As the U.S. invasion force was ready to cross the border from Kuwait into Iraq, Gen. William Wallace, the senior Army commander, told his troops that, "we're going north, and then we're going home."
The troops did go north — and in less than three weeks, they had roared into Baghdad. But as CBS News correspondent David Martin reports, the part about going home still hasn't happened. And for that, Wallace says, there's plenty of blame to go around.
Says Wallace: "The plan was based on assumptions that proved not to be true."
Miscalculation No. 1: The United States was counting on Iraqi institutions to run the country after the fall of Saddam Hussein. Instead, those institutions fell with him, leaving behind chaos that spawned the insurgency.
"You take away the regime and you take away the institutions," says Wallace. "I don't think we had a full appreciation of that dynamic."
One month after the fall of Baghdad, Wallace and his troops were still hunting down diehards who were loyal to Saddam Hussein. Three years later, it's easy to see that this was another miscalculation: Top commanders hadn't thought through how they would deal with a real insurgency.
"I personally didn't expect to have to deal with a coordinated insurgency of any type," Wallace says.
But one thing everyone understood was that training Iraqi troops to take over the fighting would be the linchpin of the U.S. exit strategy. That makes the next miscalculation — the late and disorganized training for those troops — all the more inexplicable.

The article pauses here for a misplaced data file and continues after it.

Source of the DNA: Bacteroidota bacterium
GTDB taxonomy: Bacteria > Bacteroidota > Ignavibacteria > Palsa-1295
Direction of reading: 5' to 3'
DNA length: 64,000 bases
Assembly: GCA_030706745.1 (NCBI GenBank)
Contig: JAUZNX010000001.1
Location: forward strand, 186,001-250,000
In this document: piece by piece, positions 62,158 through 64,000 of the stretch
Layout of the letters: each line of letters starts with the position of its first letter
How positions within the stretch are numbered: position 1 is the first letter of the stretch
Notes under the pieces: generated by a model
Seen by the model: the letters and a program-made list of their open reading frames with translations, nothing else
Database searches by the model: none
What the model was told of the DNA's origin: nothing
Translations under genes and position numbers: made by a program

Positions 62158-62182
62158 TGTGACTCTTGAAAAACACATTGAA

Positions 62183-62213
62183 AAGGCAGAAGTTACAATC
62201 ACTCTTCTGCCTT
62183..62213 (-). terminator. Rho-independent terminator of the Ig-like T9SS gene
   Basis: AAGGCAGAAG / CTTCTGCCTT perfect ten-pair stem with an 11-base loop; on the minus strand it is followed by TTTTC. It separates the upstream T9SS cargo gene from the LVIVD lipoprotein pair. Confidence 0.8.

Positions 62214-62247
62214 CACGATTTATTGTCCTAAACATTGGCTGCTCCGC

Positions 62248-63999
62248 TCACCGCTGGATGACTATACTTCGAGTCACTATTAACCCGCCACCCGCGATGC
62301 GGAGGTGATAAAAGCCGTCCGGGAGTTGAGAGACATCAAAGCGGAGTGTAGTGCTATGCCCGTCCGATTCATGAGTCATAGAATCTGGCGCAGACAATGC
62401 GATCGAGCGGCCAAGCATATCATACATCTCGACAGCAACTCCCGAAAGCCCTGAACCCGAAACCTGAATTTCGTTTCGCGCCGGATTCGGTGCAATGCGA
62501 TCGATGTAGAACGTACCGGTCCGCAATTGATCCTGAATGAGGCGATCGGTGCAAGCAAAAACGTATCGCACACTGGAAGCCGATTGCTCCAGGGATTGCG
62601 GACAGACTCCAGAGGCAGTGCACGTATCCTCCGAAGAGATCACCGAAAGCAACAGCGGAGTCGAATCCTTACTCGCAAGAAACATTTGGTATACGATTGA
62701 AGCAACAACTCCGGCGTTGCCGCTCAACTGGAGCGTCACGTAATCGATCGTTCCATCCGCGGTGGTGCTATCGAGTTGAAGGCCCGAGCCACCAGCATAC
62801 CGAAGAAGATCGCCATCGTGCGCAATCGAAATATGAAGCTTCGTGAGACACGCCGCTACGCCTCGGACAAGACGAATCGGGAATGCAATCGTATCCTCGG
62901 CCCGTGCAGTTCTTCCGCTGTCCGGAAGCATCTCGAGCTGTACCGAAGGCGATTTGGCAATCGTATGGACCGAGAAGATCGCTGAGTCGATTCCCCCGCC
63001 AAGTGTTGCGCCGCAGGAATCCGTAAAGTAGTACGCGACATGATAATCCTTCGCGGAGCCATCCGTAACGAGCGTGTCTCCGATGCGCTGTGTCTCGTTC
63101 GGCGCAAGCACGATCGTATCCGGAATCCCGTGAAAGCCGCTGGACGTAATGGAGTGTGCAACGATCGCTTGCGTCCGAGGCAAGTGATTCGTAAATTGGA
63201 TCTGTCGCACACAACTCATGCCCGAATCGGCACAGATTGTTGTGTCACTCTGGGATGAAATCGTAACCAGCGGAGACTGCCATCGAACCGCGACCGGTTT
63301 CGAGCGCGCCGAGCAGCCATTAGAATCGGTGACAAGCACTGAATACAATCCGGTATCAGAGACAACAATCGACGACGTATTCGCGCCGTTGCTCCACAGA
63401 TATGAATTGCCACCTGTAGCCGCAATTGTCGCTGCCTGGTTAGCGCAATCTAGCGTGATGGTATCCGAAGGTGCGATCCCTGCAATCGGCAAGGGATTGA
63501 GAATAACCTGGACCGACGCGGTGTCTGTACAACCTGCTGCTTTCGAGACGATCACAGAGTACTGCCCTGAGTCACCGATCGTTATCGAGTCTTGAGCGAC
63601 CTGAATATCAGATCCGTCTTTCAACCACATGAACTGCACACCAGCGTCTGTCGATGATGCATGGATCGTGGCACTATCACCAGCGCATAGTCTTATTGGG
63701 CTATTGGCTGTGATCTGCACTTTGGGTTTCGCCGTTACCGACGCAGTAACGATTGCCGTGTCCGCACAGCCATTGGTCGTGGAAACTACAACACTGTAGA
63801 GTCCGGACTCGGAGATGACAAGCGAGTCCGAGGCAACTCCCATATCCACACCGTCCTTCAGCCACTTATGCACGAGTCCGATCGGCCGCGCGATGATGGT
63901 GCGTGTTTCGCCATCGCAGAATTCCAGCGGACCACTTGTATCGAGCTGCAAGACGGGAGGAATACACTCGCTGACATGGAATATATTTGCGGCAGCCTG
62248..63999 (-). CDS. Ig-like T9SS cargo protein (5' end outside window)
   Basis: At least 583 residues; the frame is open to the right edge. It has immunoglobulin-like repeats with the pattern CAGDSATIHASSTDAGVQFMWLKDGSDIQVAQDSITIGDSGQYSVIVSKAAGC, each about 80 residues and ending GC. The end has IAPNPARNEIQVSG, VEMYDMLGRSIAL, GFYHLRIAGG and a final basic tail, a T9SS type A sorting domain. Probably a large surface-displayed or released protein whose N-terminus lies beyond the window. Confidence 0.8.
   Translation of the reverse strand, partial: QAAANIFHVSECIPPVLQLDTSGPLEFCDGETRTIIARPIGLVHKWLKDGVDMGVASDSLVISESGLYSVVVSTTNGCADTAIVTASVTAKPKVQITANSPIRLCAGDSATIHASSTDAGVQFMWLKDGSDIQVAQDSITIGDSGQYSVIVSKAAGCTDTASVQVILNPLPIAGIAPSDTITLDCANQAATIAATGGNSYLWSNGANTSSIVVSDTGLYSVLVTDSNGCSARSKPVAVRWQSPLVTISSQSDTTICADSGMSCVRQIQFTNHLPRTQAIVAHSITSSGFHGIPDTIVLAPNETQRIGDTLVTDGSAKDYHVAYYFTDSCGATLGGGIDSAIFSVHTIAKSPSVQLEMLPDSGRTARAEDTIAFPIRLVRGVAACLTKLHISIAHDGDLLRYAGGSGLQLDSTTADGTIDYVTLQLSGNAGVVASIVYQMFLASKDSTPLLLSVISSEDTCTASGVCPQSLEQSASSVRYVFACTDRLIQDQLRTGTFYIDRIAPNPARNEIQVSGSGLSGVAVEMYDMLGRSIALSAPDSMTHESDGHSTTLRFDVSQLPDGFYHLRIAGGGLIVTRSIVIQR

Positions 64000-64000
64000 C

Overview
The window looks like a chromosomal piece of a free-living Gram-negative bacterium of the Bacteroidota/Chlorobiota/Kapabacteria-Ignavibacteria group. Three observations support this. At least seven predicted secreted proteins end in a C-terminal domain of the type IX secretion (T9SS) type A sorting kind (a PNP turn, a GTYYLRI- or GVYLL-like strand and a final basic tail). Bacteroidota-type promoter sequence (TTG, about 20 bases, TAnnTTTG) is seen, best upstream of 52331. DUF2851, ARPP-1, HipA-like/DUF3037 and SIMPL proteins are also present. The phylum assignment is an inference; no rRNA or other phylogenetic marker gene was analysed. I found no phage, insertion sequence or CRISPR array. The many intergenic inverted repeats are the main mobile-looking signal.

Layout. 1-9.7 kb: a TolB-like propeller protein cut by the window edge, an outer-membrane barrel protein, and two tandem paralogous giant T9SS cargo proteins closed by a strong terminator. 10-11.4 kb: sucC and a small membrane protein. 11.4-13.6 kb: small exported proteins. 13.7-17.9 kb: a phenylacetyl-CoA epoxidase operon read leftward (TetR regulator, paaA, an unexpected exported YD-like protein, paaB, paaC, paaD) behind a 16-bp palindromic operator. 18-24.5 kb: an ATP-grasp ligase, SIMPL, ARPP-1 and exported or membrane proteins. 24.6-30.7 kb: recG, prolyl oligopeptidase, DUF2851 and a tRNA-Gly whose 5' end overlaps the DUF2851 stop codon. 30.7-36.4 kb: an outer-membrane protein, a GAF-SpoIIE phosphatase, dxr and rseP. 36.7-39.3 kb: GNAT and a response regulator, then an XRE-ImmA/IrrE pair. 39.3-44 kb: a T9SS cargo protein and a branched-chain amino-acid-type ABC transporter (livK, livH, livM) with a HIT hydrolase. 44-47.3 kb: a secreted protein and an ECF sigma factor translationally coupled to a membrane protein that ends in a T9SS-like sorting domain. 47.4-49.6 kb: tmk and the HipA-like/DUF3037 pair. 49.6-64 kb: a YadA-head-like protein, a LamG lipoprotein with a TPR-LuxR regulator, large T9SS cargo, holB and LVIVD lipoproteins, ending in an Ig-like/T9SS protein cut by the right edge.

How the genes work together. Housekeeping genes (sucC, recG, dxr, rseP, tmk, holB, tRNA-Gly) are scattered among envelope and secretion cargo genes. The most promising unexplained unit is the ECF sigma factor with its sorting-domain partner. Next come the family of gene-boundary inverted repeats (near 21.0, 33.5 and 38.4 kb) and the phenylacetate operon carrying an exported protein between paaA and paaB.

Eight days after President Bush declared "Mission Accomplished" in Iraq, Maj. Gen Paul Eaton was handed the job of training a new Iraqi Army. He was back home in Georgia with his wife when he got the call. "We just kind of looked at each other and said 'it's a little late, getting this kind of notification.' I would have figured the guy to do that would have been on station already.
"In the beginning," he adds, "there was no, zero, urgency on the part of the Secretary of Defense to provide the requisite resources to truly develop the Iraqi security force."
One month later, Eaton and his team of six went to work at an abandoned Iraqi base that had been stripped by looters. Just when he thought he was beginning to make some progress with the Iraqi Army, his job was expanded to include training all of Iraq's security forces including the police. "I found absolute chaos," he says.
It was like starting all over again.
The resources he needed "came late, nine months late," says Eaton, meaning that time was "if not completely wasted, largely wasted."
During those nine months, notes Martin, more than 400 Americans were killed as the insurgents gathered strength. The death toll is now 2,300.
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